2. Sit on the sofa and call the dogs over. Ask one dog to sit or lie down. Make a fuss over Dog 2. Reward the sitting/downed Dog 1 for tolerance and remaining in place. Then reverse this: put Dog 2 in a sit or down position and make a big fuss over Dog 1. Reward Dog 2 for tolerance and staying. Again, you can do this by yourself if you have confidence that a brawl won't break out. Otherwise use a second handler to keep an eye on the sitting/downed dog. This exercise is best practiced on leash.

3. Remember that if you take one dog for a walk, leave the other one behind and kennel the walked dog on return. When things are calm for 5 – 15 minutes, get both dogs out and put them in sit and down together for a treat (never facing each other). Then allow them to interact, if you think that it is safe to do so at this point in training. Follow this advice when you work the dogs as well. Kennel one dog, and work the other dog. Then trade, kenneling one and getting the other out to work. After a 5 – 15 minute rest period, get the dogs out and carefully work them together. You may need two handlers for this also.

When it comes to meal time you should encourage the two dogs to eat at the same time near each other. Do not put their food bowls down until they are both sitting, listening and behaving. Be prepared for them to show some aggression, if one dog moves towards the others food or growls, reprimand them. The methods above are great for reprimanding the dogs. You really want to reinforce that food aggression is not acceptable. If at any stage one of the dogs misbehaves take its food away and put it into a quiet room. Wait ten minutes and then try again with that dog.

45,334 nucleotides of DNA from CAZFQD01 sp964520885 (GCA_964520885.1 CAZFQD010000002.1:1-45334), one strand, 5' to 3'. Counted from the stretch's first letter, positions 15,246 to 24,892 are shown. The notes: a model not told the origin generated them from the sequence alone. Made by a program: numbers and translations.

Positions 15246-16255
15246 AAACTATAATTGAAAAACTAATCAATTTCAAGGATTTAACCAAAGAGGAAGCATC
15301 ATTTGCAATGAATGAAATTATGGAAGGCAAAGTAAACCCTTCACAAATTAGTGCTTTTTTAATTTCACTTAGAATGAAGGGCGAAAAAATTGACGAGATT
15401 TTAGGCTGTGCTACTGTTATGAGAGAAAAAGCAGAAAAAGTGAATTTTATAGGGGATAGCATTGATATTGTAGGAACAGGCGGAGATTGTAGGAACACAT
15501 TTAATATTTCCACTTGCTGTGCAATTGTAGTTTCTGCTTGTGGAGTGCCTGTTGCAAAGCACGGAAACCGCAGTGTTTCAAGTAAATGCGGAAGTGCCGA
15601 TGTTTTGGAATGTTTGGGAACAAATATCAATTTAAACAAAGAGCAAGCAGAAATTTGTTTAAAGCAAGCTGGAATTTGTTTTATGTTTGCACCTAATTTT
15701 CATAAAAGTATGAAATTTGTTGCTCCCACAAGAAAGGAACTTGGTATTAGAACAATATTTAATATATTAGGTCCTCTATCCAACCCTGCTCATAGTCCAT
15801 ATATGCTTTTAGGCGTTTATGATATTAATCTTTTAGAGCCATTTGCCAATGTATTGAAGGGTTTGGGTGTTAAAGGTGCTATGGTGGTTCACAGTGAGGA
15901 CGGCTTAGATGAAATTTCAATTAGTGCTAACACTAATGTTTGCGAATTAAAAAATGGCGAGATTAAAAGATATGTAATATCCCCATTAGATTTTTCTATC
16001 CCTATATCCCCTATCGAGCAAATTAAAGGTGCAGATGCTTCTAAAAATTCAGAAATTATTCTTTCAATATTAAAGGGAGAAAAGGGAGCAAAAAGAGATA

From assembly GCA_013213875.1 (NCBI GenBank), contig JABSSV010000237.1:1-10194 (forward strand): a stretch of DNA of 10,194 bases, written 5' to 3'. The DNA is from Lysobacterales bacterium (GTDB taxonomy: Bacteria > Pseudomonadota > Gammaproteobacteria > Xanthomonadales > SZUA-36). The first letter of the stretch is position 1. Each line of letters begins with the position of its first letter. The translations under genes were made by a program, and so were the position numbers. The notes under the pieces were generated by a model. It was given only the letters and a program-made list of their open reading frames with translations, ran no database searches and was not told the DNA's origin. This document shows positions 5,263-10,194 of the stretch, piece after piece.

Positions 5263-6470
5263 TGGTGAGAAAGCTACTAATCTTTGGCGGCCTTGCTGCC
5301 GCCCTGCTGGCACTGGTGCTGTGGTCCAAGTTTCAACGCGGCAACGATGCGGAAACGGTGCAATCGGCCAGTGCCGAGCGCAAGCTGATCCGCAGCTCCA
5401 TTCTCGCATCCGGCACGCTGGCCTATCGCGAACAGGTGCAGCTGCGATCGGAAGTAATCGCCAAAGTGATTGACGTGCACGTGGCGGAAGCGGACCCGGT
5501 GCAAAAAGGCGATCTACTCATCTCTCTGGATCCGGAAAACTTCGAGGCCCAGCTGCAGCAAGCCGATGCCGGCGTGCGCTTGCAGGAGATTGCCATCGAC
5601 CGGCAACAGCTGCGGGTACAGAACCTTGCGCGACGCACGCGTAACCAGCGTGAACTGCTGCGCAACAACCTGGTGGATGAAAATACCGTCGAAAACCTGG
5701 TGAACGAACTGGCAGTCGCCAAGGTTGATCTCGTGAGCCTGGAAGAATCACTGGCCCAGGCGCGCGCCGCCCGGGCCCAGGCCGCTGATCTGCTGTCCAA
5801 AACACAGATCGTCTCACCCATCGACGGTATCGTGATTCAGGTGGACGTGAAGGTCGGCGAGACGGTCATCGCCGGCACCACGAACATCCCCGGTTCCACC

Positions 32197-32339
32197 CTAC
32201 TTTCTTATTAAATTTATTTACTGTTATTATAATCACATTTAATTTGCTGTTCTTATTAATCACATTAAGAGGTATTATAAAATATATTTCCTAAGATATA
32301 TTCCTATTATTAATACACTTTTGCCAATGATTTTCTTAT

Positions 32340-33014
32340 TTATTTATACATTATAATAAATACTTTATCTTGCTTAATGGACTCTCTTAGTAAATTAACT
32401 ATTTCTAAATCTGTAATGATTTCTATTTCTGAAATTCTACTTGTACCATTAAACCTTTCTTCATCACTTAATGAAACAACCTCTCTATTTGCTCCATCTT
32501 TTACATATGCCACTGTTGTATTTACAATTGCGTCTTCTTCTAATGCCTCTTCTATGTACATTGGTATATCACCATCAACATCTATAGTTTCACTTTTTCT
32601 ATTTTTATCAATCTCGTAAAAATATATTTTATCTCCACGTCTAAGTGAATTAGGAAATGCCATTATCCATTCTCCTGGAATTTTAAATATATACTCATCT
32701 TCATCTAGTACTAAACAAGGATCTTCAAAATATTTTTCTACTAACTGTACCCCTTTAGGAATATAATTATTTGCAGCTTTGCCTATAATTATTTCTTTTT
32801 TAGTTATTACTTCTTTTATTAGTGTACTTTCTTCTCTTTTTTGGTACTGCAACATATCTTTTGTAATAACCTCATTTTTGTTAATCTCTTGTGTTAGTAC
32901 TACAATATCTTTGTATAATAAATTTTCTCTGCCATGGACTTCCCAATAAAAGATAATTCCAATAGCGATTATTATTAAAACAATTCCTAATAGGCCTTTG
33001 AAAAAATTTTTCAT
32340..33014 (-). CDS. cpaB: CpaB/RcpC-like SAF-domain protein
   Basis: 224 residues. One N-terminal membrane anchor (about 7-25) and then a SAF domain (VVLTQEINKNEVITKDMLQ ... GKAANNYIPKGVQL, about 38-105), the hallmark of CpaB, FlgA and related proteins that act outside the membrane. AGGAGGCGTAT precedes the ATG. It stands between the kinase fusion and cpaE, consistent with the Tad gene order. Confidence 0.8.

Over the next few weeks you can slowly move the dogs food bowls together. Do this slowly and always watch them. If they misbehave go back to the step where they tolerated each other. You should over time get them to the point where they can eat side by side.

Feeding the dogs side by side from your hand is a great way to reinforce their friendship but be very careful and only do this when you fully trust them. It will take you weeks to get to this stage.

Make sure both dogs get heaps of toys when they are learning to behave. Make sure you teach them to play together and again reinforce good behaviour. Once they will play together then you can try and leave them with the toys, but always keep an eye on them.

I also think it is a great time to start socialising Abby a bit more. Take her for walks around your neighbourhood. When you see another dog approaching make Abby sit and relax. This will require her to be very obedient. Let the other dog come to you. Abby should be relaxed and sitting at all times. If at any stage she stands or growls reprimand her and make her sit. She must realise that you are the boss and what you say goes. Once she begins to behave again make her sit and give her plenty of praise. You must work on reinforcing they behaviours you want and reprimanding the inappropriate ones. Once she begins to behave in these situations you may want to try socialising Abby at other places like dog parks.
Posted by Todd
Mar 17, 2008